Understanding Adaptive Authentication and How It Works
Use adaptive authentication, and you'll ask for different credentials depending on the risks posed by each visit.
In traditional authentication systems, you ask all of your users to do one or two things each time they visit, such as typing in a password or submitting a fingerprint. Adaptive access lets you add or remove complexities depending on who your user is, where that user is, or what the user is trying to do.
Adaptive access control comes through sophisticated computer programs, and you must pay for them. But your payments are worthwhile.
In 2020, a data breach cost companies an average of $3.86 million. The money you invest in security could keep you from paying for damage control.
What is adaptive authentication?
If you use adaptive access control, your visitors will encounter a computer program before they can log in. That program assesses the risks in each visit (based on criteria you define) and adjusts authentication requirements accordingly.
When we think about systems like this, we immediately contemplate programs that make access harder. For example, we imagine programs that require a retina scan before users can do something important like transfer funds.
But adaptive access control can also make simple tasks easier to complete. If you’re simply trying to look at your personal calendar, for example, you could skip several security hoops. Given that a third of us admit to so-called “password rage,” simplifications like this could be welcome.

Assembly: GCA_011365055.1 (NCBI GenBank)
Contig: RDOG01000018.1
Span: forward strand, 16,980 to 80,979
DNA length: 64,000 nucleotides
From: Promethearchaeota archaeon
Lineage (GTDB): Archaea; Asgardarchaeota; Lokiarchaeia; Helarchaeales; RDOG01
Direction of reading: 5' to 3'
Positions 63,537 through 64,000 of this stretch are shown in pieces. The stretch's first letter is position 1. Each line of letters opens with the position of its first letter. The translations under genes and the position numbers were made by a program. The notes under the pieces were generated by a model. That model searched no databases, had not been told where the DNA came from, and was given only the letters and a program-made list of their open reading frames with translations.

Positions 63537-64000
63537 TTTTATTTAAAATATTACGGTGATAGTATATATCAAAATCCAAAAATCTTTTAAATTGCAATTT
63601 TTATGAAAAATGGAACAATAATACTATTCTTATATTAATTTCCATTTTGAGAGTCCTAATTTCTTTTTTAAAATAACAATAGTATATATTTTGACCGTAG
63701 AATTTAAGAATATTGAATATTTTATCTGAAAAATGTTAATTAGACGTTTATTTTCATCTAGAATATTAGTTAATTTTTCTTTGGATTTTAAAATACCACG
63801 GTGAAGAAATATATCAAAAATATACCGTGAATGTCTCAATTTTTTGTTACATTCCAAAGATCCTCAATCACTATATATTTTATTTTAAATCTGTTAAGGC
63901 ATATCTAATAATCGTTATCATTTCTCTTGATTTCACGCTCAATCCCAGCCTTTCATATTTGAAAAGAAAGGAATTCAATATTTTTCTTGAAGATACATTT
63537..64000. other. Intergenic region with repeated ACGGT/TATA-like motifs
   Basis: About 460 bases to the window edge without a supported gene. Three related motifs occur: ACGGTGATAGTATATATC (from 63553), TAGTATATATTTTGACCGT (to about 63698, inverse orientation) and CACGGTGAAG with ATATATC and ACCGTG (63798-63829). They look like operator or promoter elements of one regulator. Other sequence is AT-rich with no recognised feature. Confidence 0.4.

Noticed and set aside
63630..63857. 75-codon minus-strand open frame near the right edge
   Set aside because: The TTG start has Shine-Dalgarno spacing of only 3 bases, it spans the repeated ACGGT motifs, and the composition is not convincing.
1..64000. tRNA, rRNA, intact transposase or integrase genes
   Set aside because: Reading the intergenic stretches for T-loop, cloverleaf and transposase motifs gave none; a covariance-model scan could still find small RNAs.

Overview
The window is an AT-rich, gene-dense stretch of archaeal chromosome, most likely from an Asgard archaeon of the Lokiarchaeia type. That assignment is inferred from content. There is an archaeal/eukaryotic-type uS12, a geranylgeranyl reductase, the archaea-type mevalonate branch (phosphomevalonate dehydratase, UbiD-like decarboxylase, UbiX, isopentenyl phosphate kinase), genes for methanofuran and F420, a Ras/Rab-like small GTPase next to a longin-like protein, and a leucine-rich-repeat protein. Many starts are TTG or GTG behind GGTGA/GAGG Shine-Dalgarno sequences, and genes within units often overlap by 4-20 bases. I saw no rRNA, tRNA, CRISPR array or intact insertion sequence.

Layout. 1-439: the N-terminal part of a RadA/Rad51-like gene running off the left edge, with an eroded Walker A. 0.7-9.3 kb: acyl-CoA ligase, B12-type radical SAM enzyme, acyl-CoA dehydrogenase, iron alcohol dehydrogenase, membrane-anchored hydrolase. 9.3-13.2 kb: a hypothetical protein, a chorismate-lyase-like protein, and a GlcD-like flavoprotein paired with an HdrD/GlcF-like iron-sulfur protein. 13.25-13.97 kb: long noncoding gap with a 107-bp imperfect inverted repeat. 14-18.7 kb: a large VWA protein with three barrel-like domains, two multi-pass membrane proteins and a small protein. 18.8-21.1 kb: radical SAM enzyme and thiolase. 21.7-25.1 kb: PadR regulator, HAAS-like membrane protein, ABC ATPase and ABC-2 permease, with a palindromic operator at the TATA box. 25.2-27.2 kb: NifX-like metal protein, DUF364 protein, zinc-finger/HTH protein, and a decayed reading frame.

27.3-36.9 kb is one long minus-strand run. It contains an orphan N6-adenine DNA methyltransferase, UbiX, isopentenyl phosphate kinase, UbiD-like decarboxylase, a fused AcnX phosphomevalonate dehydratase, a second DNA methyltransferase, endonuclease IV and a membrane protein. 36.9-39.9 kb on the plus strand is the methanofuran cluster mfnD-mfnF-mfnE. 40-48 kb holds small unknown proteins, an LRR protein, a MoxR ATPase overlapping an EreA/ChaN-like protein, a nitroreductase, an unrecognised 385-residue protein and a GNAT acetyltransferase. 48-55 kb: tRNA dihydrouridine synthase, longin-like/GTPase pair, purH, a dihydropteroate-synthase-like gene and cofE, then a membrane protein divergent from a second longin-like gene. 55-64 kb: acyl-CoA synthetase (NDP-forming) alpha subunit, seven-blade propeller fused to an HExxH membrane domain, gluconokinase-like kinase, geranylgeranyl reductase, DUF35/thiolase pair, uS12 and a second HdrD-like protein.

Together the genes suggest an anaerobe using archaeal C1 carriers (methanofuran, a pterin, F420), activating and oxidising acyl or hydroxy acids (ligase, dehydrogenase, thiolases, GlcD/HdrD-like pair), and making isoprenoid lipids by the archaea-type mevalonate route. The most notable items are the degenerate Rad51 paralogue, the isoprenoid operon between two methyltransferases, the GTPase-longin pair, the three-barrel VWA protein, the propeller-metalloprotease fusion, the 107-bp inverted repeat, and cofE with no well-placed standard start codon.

Balancing security and usability is also key to keeping your employees happy with their workplace technology.
How adaptive access works
Adaptive programs work like access gatekeepers. Users must interact with them before they can tap into your servers.
Every program is different. But here's a quick rundown of how most work:
- Highlight dangers. Outline the risks by user role, location, time of day, and resource requested. Give each user a profile, so the program can learn how these people typically interact with your system.
- Determine baseline rules. Define the lowest authentication method you'll accept and stratify risks accordingly. Tell the program how you'd like to handle each scenario.
- Turn on the program. Each time a user tries to log in, the program evaluates the request and assesses risk. Authentication processes adapt accordingly.
3 examples of adaptive access control
Let’s imagine an accountant named Mike. He's based in Sacramento, and he's worked for your company for 10 years. Let's walk through what his experience of adaptive authentication might look like.
Mike's profile attempts to log in to the accounting server at 8 a.m., Sacramento time. This profile has made the same request for 30 days.
System response: A password is sufficient.
Mike's profile attempts to log in to the accounting server at 2 a.m., Sacramento time. The IP address is familiar and has been used before. But this profile has never logged in at night.
System response: A password and a code sent to Mike's authenticated phone are required.
Mike's profile attempts to log in to the marketing server from an unfamiliar IP address at 2 a.m., Sacramento time.
System response: A password, a secondary code, and biometric authentication with a fingerprint are all required.
Should you try adaptive access?
Few companies can afford a catastrophic data breach. Even if you can pay the fees and recover lost money, your reputation as a safe and secure provider may be gone forever.
We can help. Okta offers an adaptive authentication product we think you'll love. Find out how it works.
What Is the Cost of a Data Breach? (August 2020). CSO.
Do You Have 'Password Rage?' A Third of People Admit to Tantrums Over Password Frustration. (June 2015). InformationAge.